Kirpal Gordon


Entering the 'Clear Pool School' of Poetry
Reviews of Eric Paul Shaffer's Lahaina Noon and Jordan Jones's The Wheel

Lahaina Noon
by Eric Paul Shaffer, 2005
Leaping Dog Press
PO Box 3316
San Jose, CA 95156-3316
trade paperback, ISBN: 1-58775-018-X; LCCN: 2005820367
$14.95 US, $18.95 Canadian
distributed by Biblio Distribution, Inc.
The Wheel
by Jordan Jones, 2005
Leaping Dog Press
PO Box 3316
San Jose, CA 95156-3316
trade paperback, ISBN: 1-58775-020-1; LCCN: 2005901963
$14.95 US, $18.95 Canadian
distributed by Biblio Distribution, Inc.

Poetry may be more beleaguered than it appears on first blush and dismissal. Overwhelmed by publish-or-perish imperatives for the few gigs in acadeem, an audience of more writers than readers and an infectious me-me mediocrity meeting a numbing I-Yi-Yi monotony, it's a tougher racket than ever, especially for those with something to say. So it's a wonder that in a market as glutted as verse with its imminently slipping into financial ruin spread sheet, an independent house like Leaping Dog Press not only exists but produces books of such exceptional quality.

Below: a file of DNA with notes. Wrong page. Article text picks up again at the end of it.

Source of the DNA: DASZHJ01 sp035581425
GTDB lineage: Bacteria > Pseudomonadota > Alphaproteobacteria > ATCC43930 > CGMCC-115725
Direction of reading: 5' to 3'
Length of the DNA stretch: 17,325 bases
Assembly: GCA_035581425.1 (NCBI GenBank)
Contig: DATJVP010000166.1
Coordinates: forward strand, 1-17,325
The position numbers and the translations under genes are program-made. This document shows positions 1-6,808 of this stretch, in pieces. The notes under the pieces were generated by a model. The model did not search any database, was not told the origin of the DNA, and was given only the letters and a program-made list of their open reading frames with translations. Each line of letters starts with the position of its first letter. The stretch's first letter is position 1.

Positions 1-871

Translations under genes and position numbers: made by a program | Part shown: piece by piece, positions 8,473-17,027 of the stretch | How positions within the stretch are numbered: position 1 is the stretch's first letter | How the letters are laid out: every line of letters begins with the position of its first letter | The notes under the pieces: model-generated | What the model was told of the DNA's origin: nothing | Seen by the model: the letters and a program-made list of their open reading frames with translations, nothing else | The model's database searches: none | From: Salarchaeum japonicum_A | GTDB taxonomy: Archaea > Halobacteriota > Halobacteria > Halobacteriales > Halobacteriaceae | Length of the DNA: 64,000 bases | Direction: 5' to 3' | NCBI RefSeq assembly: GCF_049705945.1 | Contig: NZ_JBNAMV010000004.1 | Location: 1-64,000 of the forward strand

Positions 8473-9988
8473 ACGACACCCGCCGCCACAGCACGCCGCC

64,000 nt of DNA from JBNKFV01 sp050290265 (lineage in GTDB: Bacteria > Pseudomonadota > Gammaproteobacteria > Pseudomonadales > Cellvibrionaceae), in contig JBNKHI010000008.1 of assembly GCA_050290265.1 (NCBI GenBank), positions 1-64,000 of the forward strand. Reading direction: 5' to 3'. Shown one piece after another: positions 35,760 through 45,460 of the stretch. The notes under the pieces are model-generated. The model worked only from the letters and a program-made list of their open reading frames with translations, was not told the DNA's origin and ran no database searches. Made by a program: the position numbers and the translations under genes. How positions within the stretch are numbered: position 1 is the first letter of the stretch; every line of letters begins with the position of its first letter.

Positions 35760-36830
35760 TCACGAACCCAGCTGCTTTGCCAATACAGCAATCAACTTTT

Its two most recent titles are Eric Paul Shaffer's Lahaina Noon, his third LDP collection, and Jordan Jones's The Wheel, his first. Reading the two books in the same sitting was both a fierce wake-up call and a hard times shakedown about our species' relationship with the world rapidly becoming extinct around us.

Let's look first at Shaffer. Readers of his "textless translations" of Shih-te (companion of Han-shan, the legendary T'ang Dynasty poet who penned Cold Mountain) will already be aware of his eye for the cheeky in the face of the pious. In his Living at the Monastery, Working in the Kitchen, the Way he seeks is strictly lower case, informal, of the all-that's-left-to-do-is-have-a-belly-laugh variety. Shaffer, who studied with Gary Snyder, has a feel for Asian languages and world citizenship, but his attitude is closer to Lew Welch who wrote, "Church is bureaucracy, no more interesting than any post office" and "Seeking Perfect Total Enlightenment / is looking for your flashlight / when all you need your flashlight for / is to find your flashlight." As Shaffer tells it in the voice of the eighth century cook: "And it is best not to speak of Buddhas / to one who daily watches monks eat." Or as John Kain said of the collection, "These poems--like a strand of black hair in a monastery rice bowl--irreverently remind us that 'enlightenment' has nothing to do with purity or perfection. 'Be human!' Shaffer bellows."